Compensation in Place
Arabic word and phrase order is sometimes inappropriate and awkward when translated directly into English. I had particular trouble with several sentences in this text. The following is just one example.
قال ديجول: أن حل قضية بن بركة يهم مصالح فرنسا الحيوية بمثل ما كان يهمها إنها حرب الجزائر الذي تولاه بنفسه
Literally: De Gaulle said: that solving the Ben Barka case is important to France's vital interests in the same way as ending the war in Algeria, which he oversaw, was important to them.
To clarify, the phrase "which he oversaw" modifies the entire phrase "ending the war in Algeria". The phrase "important to them" means "important to France's vital interests".
I would pay a lot of money to see what English sentence was translated to produce that! Rearranging the phrases got me to my compromise of a translation: "He said that solving the Ben Barka affair was as important to France's vital interests as ending the war in Algeria, a task which he took on personally, had been."
From the hours of research I did to understand this article, my greatest realization was this: contemporary readers of media articles understand much more than even some historians do half a century later. Throughout the article, over 20 individuals' names were mentioned, many in French. Many of them are impossible to even identify via the English- and Arabic-language internet in 2020.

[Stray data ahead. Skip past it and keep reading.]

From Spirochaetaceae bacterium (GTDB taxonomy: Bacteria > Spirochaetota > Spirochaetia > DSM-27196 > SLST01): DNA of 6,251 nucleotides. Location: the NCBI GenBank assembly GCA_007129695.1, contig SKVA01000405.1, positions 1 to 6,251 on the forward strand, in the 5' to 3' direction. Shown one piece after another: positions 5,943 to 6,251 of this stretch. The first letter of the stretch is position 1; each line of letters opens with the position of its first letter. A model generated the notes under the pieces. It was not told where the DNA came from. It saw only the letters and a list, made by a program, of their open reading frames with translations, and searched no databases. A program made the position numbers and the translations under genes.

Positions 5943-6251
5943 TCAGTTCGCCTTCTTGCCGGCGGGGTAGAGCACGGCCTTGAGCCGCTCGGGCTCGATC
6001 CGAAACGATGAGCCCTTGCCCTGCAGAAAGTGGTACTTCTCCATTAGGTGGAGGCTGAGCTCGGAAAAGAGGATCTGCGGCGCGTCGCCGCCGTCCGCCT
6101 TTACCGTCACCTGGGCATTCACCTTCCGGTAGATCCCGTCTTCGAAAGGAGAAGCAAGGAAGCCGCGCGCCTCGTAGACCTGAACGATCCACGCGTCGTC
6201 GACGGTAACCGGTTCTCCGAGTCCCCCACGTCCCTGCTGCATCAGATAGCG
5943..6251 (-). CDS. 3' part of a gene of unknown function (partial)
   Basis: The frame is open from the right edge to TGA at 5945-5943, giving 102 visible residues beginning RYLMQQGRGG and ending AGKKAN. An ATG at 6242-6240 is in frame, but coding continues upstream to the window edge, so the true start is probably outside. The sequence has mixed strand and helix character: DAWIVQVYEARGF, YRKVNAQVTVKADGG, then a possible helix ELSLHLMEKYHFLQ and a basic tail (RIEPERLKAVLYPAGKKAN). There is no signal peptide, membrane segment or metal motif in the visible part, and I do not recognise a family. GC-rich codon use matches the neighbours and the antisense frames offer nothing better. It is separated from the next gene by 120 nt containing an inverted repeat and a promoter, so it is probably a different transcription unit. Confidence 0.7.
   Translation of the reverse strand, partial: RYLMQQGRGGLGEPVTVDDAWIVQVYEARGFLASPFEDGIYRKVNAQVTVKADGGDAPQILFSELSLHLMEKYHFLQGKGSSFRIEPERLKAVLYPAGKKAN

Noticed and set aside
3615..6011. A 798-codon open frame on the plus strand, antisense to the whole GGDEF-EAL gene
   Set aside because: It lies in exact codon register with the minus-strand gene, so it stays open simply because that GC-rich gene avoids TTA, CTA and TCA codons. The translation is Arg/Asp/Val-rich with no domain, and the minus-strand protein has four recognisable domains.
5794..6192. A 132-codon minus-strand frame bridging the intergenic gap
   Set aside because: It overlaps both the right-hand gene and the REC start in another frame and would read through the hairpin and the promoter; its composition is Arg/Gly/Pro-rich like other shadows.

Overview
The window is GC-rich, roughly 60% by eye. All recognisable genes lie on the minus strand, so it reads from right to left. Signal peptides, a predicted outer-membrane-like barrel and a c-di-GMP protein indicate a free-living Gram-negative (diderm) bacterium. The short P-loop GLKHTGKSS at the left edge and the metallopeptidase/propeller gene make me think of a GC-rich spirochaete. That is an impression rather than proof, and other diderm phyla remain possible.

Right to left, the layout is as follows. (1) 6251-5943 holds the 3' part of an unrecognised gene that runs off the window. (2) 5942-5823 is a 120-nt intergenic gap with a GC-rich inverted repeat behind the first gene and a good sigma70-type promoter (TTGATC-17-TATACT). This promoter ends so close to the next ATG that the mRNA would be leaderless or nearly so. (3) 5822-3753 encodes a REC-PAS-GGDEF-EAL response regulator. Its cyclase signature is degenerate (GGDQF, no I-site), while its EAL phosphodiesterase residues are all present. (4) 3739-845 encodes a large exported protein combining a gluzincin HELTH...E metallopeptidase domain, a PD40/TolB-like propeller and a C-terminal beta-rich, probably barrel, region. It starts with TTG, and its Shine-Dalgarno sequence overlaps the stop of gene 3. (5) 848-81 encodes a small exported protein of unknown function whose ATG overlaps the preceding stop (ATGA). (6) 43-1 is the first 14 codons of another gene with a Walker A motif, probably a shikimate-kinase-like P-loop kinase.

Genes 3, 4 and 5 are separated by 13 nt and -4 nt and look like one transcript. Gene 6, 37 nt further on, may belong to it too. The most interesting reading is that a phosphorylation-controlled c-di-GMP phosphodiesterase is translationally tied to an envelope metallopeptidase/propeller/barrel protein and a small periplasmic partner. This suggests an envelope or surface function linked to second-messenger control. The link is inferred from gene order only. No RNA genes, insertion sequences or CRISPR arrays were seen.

Would Egyptian readers in 1966 have understood these people's positions and levels of involvement, because of the magnitude of the scandal at the time? Given that this was an AP article, could even American readers have been expected to piece together this complex story from regular media consumption? Or did newspapers in 1966 simply present many more details than their readers could even be expected to understand? These questions enter the fields of media studies and history more than language or translation.
The wording of the article suggests that the author believes De Gaulle's statement of ignorance as to the conspiracy. The wording regarding Moroccan officials is less clear; the author seems to think that Oufkir was possibly involved and the king is protecting him out of fear of a coup. The talk of palace intrigue does not reflect well on Morocco.
Are these biases a reflection of the original AP author, or did the Egyptian translator manipulate the phrasing to more closely align with a certain position, either of the Egyptian public or Nasser's government? This could be much more easily answered with access to the English original.
There is practically no discussion here of who Ben Barka himself was, his revolutionary activity, his involvement in the Sand War and the Tricontinental Congress, or why he was in France in the first place. Perhaps the readers were so familiar with Ben Barka in the midst of the scandal that this was unnecessary. Or the translation could be edited to exclude AP language that depicted Ben Barka as some kind of terrorist.
In the decades following the publication of this article, tireless investigation has gone into solving the Ben Barka mystery, but no one was ever convicted of the crime of his abduction. His body was also never recovered. By now, there are reports of the involvement of not only rogue French paramilitary gangs and Moroccan generals but also the Israeli Mossad and possibly American agents.